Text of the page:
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Basic equilibrium problem

  1. May 6, 2008 #1
    1. I am having trouble figuring out how to work the most basic equilibrium problem when there is an initial concentration of reactants only and no product. How am I supposed to find the constant with a zero in my quotient? Here is an example problem:
    At 527˚C, K = 0.0160 for the following reaction: 2HI(g) ↔ H2 (g) + I2 (g)
    What is the equilibrium concentration of H2
    if the initial concentrations of both H2 and I2
    = 0.0160 M and the initial concentration of
    HI = 0 M?

    2. k = product/reactant

    3. If I knew where to start I wouldn't need help
  2. jcsd
  3. May 6, 2008 #2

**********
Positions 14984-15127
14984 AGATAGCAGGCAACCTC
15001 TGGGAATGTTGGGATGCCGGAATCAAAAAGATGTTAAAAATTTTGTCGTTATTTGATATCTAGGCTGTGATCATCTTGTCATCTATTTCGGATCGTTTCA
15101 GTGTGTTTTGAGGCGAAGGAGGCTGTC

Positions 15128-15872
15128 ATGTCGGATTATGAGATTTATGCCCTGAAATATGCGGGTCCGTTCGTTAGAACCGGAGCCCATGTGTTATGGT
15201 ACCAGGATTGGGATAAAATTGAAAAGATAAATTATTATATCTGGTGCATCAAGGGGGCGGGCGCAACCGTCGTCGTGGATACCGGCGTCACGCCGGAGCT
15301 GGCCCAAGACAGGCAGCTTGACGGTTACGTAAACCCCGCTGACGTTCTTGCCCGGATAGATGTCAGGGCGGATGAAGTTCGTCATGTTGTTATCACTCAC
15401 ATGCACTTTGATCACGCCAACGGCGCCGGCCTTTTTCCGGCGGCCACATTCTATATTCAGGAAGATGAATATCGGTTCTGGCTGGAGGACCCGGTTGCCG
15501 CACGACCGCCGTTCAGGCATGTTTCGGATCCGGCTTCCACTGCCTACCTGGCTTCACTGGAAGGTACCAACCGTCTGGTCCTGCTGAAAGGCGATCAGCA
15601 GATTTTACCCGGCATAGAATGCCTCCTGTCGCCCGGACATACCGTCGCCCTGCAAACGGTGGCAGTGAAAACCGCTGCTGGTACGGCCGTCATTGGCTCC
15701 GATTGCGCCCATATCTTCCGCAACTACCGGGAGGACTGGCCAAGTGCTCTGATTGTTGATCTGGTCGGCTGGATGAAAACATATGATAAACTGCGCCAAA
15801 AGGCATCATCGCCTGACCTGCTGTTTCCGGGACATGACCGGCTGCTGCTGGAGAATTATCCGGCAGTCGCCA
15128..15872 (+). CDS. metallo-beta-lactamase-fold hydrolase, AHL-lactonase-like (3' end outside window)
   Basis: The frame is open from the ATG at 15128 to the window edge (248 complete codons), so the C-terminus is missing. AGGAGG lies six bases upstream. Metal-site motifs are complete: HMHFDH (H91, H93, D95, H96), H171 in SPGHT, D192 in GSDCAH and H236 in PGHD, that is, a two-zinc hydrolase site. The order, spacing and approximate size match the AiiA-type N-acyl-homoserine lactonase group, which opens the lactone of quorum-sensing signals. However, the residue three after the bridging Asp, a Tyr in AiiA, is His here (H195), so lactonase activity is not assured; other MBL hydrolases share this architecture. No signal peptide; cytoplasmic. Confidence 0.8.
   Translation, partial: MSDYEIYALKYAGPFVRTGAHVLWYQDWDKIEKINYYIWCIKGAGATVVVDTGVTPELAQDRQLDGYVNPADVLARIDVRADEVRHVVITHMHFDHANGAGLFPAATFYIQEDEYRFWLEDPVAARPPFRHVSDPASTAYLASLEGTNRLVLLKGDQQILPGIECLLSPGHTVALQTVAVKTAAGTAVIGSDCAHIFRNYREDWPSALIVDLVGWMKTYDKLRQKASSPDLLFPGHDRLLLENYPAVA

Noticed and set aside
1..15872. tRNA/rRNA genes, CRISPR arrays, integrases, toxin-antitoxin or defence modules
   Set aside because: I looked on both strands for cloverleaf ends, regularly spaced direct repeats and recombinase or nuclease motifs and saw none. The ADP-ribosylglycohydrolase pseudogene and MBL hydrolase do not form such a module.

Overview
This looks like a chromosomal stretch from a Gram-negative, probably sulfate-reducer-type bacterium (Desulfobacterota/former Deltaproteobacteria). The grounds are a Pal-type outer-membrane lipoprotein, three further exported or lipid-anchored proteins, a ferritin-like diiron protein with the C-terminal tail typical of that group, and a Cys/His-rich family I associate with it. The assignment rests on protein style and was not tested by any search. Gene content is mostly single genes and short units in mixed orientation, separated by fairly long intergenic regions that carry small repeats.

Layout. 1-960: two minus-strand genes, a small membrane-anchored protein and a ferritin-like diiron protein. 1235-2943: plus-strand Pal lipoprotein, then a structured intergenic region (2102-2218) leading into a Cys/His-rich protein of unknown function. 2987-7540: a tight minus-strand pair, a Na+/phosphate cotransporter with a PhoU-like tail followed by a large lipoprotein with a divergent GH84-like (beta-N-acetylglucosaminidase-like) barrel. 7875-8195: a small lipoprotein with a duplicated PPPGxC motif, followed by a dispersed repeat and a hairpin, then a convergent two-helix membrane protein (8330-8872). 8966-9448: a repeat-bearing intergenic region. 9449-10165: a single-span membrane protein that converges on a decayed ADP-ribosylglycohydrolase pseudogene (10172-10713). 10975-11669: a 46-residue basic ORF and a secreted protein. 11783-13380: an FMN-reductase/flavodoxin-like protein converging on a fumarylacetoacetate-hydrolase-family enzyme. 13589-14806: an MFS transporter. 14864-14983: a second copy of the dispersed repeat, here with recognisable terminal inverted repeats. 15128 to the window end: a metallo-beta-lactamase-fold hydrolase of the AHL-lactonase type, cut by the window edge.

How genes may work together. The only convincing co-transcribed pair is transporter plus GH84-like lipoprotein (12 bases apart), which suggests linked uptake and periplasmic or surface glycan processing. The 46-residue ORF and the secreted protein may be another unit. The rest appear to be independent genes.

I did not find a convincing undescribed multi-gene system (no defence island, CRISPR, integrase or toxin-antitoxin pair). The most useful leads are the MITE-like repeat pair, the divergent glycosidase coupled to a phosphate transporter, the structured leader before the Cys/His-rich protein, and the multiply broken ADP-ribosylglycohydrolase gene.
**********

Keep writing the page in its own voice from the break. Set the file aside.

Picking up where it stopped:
What will happen to your system if you know that the rxn must be at equilibrium, but it is not currently at equilibrium?
  4. May 6, 2008 #3


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    Homework Helper

    You mentioned that K=[product]/[reactants] - write this equation out in full detail and remember that they refer to the equilibrium values.
  5. May 7, 2008 #4
    one way of solving this problem is by breaking it into parts.

    initially, [H2] = [I2] = 0.0160 mol/dm3
    [HI] = 0 mol/dm3

    at equilibrium, let [HI] be x mol/dm3
    then, accordingly, [H2] = [I2] = {0.0160 - (x/2)} mol/dm3, because 2 mol HI are produced by using 1 mol H2 and 1 mol I2.

    find the equilibrium constant in term of x.
    and then solve for x by equation the above expression to 0.0160
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